hot music venues, and what they lack in elegance they make up for in
University Avenue continues on past the frat houses, over Hwy. 280, and
into St. Paul, running parallel with I-94. On this main drag, you can pull
up in your car for a chilidog at Porky's, where classic car buffs still
bring their showy vehicles on summer evenings. The area from approximately
Cretin to around Lexington is known as the Midway. Many of the
establishments along this strip date from the 50s: the Turf Club,
Christiansens, and Midway Bank. You will find a few places to while away
an afternoon. Midway Used and Rare Books, with three floors of books, is
prominent on the corner of Snelling and University.
Further down University, past Lexington, is what is known as Frogtown. The
area is fast becoming a center of Asian businesses, with markets,
restaurants, and services from many nationalities.
Between Snelling and Lexington north of University Avenue is the Como
area, containing the green jewel of Como Park. Como Park is home to Como
Park Zoo, Como Park Conservatory, Como Golf Course, the Como Lake
Pavillion, and acres of green space for picnics, games, and outings. To
the west of the Como area, across Snelling, is the Minnesota State Fair
Grounds. Events are held on the grounds year-round. Just north, across Hwy
36, is Rosedale Shopping Center.
Downtown St. Paul
The downtown St. Paul interchange has been known as spaghetti junction for
years, but is vastly improved from earlier years when it earned the name.
Across the freeway from the Capitol is the heart of downtown, with the
Minnesota History Center easily visible from the freeway. The St. Paul
riverfront has been undergoing a facelift over the last few years, just
like Minneapolis. Recently renovated co-op loft apartments, the brand new
Science Museum built into the bluff, and the new arena, the Xcel Energy
Center, all line Kellogg Blvd along the river. The Ordway Center for
Performing Arts, Heartthrob Cafe, and the Children's Museum are all
located downtown as well. Each January the century-old Winter Carnival is
celebrated in St. Paul. Many of the events take place downtown in Rice
Park, in front of the Landmark Center.
Cross the river on the Robert Street bridge and you will find Harriet
Island to your right. This is the home of the Covington Inn and the No
Wake Café. Take a riverboat ride on one of the boats of the Padelford
Cathedral Hill to Highland Park
Overlooking downtown on the west is the St. Paul Cathedral, which is open
to visitors. The area around there is aptly known as Cathedral Hill, and
business and government workers from downtown flock there for lunch and
happy hour in one of the many bars or restaurants in the neighborhood's
Victorian-era buildings. Chang O'Hara's, Costello's and W A Frost on Selby
Avenue are all well attended, each with good food and wide selections of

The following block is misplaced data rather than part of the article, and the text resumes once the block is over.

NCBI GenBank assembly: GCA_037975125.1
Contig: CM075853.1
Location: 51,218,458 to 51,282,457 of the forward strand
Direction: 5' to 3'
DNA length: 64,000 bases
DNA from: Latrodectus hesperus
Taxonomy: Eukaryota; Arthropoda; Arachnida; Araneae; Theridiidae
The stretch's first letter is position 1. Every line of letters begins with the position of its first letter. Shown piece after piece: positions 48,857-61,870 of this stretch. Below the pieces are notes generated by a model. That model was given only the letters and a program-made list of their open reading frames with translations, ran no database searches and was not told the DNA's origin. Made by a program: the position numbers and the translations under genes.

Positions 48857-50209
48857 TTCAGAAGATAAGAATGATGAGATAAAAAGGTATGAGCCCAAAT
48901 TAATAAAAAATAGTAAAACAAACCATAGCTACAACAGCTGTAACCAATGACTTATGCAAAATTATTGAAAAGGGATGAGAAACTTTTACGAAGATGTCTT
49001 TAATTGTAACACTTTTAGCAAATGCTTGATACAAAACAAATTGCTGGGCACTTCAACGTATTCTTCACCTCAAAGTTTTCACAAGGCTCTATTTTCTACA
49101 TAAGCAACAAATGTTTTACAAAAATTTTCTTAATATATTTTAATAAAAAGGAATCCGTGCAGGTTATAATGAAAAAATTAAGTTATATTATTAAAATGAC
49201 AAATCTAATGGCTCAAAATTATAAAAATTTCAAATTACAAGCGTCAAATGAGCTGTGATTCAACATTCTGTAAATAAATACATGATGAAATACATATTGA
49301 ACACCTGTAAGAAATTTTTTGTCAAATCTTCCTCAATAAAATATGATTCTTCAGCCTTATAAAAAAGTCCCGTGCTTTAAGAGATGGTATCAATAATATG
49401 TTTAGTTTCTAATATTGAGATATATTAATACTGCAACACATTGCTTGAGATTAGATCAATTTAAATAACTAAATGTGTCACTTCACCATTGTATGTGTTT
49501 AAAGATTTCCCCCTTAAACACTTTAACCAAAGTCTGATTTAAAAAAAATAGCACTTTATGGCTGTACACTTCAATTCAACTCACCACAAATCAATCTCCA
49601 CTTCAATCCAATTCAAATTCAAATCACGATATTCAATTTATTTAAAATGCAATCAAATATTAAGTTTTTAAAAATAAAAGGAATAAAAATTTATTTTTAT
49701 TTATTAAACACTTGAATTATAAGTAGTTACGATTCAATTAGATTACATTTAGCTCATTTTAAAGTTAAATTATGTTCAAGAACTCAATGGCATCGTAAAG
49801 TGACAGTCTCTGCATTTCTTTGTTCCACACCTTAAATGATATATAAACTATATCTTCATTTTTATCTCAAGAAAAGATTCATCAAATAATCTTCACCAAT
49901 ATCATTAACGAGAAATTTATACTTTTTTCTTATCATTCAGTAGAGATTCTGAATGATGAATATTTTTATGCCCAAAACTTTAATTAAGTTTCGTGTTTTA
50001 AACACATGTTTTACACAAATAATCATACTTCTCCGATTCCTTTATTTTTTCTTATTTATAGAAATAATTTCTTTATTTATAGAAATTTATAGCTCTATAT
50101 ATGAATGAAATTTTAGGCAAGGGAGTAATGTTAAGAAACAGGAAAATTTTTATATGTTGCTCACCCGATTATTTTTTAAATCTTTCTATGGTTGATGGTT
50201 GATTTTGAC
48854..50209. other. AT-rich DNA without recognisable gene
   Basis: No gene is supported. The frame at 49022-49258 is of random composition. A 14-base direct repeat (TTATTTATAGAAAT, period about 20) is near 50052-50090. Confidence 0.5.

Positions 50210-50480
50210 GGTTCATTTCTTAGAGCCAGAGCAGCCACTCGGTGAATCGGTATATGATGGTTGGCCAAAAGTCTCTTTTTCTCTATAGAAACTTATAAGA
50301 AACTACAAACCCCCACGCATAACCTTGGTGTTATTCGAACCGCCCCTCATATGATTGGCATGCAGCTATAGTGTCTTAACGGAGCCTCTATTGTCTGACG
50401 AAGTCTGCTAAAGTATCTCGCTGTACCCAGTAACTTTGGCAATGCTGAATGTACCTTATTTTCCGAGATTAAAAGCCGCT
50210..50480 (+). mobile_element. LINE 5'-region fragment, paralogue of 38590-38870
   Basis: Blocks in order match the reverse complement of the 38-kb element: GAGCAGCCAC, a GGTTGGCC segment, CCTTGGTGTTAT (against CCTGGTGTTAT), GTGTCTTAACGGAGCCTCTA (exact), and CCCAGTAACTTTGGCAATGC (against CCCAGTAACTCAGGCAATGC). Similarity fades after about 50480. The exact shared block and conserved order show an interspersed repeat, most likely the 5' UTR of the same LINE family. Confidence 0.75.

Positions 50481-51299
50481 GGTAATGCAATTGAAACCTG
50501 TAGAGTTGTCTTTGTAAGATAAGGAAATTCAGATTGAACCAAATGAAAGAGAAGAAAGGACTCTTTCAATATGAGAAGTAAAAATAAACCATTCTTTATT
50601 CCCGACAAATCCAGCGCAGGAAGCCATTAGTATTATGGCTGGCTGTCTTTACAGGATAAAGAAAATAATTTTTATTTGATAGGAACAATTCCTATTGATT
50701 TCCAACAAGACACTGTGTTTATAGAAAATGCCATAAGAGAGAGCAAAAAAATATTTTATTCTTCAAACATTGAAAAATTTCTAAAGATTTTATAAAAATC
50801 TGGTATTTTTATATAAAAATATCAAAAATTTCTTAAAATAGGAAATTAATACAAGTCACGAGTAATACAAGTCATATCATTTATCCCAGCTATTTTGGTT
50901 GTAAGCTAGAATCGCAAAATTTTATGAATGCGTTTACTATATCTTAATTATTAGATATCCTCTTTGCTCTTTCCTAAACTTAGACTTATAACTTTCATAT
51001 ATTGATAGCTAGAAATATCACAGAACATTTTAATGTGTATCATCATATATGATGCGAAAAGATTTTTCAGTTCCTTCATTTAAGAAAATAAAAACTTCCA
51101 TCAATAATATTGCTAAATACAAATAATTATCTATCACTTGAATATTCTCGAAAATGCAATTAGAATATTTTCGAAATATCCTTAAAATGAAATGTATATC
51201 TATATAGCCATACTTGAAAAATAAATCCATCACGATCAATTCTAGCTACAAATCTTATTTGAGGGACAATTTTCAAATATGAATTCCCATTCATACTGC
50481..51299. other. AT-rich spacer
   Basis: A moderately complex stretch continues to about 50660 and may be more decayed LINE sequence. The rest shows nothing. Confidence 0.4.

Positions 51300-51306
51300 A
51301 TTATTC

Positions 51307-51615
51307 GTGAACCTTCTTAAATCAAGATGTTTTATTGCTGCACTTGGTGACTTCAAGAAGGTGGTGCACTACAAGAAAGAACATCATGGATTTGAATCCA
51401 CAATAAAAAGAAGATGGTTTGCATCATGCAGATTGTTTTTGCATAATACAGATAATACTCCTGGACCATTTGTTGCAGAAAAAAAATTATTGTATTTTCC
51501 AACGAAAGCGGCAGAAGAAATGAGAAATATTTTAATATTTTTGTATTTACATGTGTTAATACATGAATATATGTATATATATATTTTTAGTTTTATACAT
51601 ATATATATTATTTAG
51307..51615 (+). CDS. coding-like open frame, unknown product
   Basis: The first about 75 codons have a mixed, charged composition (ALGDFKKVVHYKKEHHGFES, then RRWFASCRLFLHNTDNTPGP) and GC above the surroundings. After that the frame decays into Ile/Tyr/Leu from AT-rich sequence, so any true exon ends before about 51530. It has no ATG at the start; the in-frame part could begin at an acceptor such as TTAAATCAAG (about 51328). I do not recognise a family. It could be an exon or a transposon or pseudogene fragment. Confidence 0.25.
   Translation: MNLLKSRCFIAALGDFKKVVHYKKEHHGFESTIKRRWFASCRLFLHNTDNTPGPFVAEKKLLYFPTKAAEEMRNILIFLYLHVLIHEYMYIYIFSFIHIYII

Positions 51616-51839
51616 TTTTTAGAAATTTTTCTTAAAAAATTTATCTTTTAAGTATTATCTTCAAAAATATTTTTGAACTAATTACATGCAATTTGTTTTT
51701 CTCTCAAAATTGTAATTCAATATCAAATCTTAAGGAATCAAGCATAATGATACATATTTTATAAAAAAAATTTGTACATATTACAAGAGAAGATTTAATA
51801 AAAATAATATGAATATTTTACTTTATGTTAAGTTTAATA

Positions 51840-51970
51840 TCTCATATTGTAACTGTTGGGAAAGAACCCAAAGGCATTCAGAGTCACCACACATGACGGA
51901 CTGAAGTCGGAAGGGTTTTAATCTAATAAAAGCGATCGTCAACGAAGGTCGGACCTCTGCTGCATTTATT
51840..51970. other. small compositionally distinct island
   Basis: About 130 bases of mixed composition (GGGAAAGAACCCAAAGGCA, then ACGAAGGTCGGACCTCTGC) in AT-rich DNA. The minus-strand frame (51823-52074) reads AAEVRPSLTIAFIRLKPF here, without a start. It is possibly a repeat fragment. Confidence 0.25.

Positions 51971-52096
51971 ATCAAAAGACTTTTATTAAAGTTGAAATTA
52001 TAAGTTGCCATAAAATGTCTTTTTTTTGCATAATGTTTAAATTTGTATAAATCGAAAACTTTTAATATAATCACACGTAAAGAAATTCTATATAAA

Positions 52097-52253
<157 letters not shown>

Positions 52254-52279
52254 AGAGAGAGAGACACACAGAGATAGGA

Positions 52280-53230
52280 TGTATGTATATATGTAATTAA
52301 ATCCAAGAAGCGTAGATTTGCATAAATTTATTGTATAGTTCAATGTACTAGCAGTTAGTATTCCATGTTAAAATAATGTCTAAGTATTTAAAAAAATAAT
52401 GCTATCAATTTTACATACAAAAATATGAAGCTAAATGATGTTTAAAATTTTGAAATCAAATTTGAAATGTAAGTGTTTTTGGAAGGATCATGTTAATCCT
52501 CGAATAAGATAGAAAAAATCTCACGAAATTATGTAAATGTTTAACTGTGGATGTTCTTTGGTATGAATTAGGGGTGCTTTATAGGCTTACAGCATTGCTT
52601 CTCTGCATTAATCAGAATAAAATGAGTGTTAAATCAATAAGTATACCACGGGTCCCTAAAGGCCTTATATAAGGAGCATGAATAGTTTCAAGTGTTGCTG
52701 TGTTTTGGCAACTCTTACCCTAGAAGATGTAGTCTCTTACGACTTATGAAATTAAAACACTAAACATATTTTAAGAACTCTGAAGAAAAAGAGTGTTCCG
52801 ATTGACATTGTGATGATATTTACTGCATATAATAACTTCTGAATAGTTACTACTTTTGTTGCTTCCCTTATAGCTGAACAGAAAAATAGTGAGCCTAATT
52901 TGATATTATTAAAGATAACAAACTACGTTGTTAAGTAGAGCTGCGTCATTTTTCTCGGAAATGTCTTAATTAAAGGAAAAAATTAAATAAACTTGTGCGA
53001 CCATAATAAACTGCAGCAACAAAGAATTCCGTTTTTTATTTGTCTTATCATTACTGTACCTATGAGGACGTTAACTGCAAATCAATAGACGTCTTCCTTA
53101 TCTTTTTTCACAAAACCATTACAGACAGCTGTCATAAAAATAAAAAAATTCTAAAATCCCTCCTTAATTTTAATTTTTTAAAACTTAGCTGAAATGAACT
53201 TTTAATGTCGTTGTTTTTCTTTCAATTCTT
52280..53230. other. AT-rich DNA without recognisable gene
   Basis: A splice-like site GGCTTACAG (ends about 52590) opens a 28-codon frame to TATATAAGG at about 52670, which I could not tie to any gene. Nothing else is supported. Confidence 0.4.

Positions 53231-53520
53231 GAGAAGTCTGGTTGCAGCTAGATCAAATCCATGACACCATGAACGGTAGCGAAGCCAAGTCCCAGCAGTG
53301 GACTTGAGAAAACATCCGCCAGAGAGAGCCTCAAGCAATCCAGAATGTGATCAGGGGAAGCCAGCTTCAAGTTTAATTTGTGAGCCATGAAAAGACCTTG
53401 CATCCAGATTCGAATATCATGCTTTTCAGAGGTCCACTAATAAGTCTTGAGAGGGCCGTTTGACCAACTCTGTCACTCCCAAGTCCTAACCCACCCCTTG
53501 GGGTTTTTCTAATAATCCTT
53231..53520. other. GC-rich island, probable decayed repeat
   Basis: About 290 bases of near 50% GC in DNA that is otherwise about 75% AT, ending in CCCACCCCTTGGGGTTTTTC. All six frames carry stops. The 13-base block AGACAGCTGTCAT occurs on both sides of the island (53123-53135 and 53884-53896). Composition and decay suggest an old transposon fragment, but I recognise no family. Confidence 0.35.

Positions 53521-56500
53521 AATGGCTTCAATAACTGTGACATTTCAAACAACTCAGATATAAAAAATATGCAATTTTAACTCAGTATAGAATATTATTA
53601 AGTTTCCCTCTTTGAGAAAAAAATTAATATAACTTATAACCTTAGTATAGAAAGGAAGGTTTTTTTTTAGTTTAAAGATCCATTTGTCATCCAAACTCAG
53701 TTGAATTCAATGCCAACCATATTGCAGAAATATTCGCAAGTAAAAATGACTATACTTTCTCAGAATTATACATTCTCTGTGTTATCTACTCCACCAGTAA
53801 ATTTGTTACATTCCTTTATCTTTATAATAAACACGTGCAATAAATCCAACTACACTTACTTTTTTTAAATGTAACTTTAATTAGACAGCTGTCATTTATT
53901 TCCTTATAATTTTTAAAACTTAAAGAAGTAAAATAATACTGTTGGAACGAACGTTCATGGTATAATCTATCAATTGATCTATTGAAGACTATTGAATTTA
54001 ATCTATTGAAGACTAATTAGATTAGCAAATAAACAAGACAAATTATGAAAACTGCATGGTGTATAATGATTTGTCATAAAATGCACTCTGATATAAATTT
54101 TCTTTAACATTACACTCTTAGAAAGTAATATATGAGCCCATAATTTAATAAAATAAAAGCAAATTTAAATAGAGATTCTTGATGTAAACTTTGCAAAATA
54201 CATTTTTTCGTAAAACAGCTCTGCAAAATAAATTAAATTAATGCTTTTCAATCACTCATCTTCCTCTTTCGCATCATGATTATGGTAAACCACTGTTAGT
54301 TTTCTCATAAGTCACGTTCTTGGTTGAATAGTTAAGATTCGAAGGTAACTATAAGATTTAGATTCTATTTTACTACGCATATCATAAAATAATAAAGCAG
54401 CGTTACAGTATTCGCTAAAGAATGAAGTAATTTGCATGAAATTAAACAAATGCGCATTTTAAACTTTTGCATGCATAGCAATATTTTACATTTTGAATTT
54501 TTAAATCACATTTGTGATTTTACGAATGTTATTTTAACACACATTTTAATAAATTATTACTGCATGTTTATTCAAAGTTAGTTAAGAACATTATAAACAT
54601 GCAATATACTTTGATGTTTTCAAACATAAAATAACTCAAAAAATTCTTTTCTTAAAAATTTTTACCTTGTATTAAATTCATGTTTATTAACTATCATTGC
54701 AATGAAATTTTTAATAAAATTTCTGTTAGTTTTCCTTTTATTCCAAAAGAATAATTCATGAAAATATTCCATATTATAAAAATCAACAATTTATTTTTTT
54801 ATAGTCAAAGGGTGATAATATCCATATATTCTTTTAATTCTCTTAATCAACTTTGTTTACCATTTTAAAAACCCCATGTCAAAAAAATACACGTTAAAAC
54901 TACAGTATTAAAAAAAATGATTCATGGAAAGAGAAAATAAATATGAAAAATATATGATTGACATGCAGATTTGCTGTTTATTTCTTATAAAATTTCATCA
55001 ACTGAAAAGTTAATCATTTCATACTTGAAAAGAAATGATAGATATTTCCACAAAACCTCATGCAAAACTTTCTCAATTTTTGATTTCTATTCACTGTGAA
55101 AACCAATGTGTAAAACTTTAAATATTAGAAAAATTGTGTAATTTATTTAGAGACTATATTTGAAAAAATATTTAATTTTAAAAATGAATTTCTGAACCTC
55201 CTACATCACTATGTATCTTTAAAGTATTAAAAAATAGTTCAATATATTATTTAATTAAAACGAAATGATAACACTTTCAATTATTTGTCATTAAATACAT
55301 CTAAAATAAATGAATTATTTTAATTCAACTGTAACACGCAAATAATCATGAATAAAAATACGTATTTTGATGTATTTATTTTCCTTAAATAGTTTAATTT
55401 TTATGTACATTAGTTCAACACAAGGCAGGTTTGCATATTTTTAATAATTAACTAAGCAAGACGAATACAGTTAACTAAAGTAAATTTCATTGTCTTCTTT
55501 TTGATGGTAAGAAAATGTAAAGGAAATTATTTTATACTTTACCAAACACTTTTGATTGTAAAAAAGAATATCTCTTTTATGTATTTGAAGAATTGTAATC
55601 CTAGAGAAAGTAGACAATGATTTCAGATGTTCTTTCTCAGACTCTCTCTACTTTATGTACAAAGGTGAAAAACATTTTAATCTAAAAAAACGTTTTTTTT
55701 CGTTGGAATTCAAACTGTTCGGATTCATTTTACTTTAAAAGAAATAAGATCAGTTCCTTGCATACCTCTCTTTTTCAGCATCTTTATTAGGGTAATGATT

Further west from downtown between I-94 and Ford Parkway, from Cretin to
Snelling, are three private colleges. This concentration of college
students makes for many energetic neighborhoods: Highland Park,
Macalester-Groveland, Merriam Park, Crocus Hill. Grand Avenue is lined
with shops, restaurants, and bars. This area is heaven for those who like
to browse, drink and eat. Get there early on a Friday, or be prepared to
walk a few blocks. Parking isn't as organized as it could be.
One block up from Grand is Summit Avenue, one of the greatest extant
neighborhoods of Victorian architecture in the country. Starting at the
James J. Hill House as a two-lane street, Summit turns into a broad,
sweeping parkway, separated down the middle by a parklike boulevard that
is frequented by joggers and strollers. It runs about four miles to
Mississippi River Blvd. Summit Avenue house tours are offered Saturdays
during the summer; other tours are offered throughout the year, such as
Garden Tours. James J. Hill House tours are available year-round.
West Seventh Street
The West 7th Street corridor still holds some vestiges of the good old
days. Here you can still find the traditional supper club, such as
Mancini's Char House or Parrish's Supper Club. Famous Dave's has a
location on this stretch. The Pearson's Salted Nut Rolls plant just took
down their giant candy bar. But Mickey's Diner is still there, in all its
neon splendor. You can find the other Mickey's Diner downtown, across from
the Greyhound Bus Depot. This 1930s dining car is on the National Register
of Historic Places, and has been featured in many movies. West Seventh
runs into Hwy 5, which will take you right to the airport.
There is so much to see and do in the Twin Cities; it's no wonder it's
hard to know where to start. The best advice is to just get started. Just
spend a few days meandering. No matter where you hit, you are bound to
find what you're looking for, even if it's just a bit of relaxation.